The White House’s ‘Godfather’ Fantasy

Trump is our first mobster president:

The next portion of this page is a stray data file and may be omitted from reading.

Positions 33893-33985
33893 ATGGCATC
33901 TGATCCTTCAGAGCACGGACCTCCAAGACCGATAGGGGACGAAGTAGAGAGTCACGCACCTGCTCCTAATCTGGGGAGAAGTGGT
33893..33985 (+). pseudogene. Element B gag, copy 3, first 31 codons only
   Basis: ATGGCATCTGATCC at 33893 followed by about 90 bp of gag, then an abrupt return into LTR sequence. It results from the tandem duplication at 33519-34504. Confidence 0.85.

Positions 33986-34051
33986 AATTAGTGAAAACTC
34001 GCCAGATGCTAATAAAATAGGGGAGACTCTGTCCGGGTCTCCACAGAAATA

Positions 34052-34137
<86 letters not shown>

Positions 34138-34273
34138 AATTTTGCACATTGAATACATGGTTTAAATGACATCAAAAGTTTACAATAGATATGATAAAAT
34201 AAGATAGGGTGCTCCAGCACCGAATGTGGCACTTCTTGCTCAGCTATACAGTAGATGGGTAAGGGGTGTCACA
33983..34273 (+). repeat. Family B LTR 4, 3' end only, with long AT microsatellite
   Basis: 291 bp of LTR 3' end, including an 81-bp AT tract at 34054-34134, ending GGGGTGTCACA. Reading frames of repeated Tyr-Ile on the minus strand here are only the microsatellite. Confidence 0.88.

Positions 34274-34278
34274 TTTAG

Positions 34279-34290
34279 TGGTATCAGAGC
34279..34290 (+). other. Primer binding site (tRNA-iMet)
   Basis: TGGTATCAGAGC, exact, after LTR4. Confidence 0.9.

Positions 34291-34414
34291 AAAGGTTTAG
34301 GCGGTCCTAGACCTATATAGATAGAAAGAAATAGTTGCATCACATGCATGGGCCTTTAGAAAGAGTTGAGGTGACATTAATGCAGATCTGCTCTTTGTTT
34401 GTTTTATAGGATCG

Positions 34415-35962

In his days as a builder — before he went bankrupt and transitioned into the branding business — Trump worked closely with mobsters, who controlled the city’s concrete trade and influenced its building contracts. (“I have met on occasion a few of those people,” he told David Letterman in 2013. “They happen to be very nice people. You just don’t want to owe them money.”) Former FBI director James Comey said in a 2018 interview that Trump’s style was eerily reminiscent of that of the kingpins he had prosecuted. “I had a flashback to my days investigating the Mafia,” he recalled of his early meetings with the president. Trump was trying to create a patronage relationship and demanding loyalty, Comey wrote, “like Sammy the Bull’s Cosa Nostra induction ceremony — with Trump in the role of the family boss, asking me if I have what it takes to be a ‘made man.’ ” Comey’s successor at the FBI, Andrew McCabe, endorsed the comparison. “That kind of overwhelming or overriding focus on loyalty and sorting everybody out immediately — like, you’re either with us or you’re against us,” he said of Trump’s methods, “those are all traits that you see in organized-crime enterprises.”


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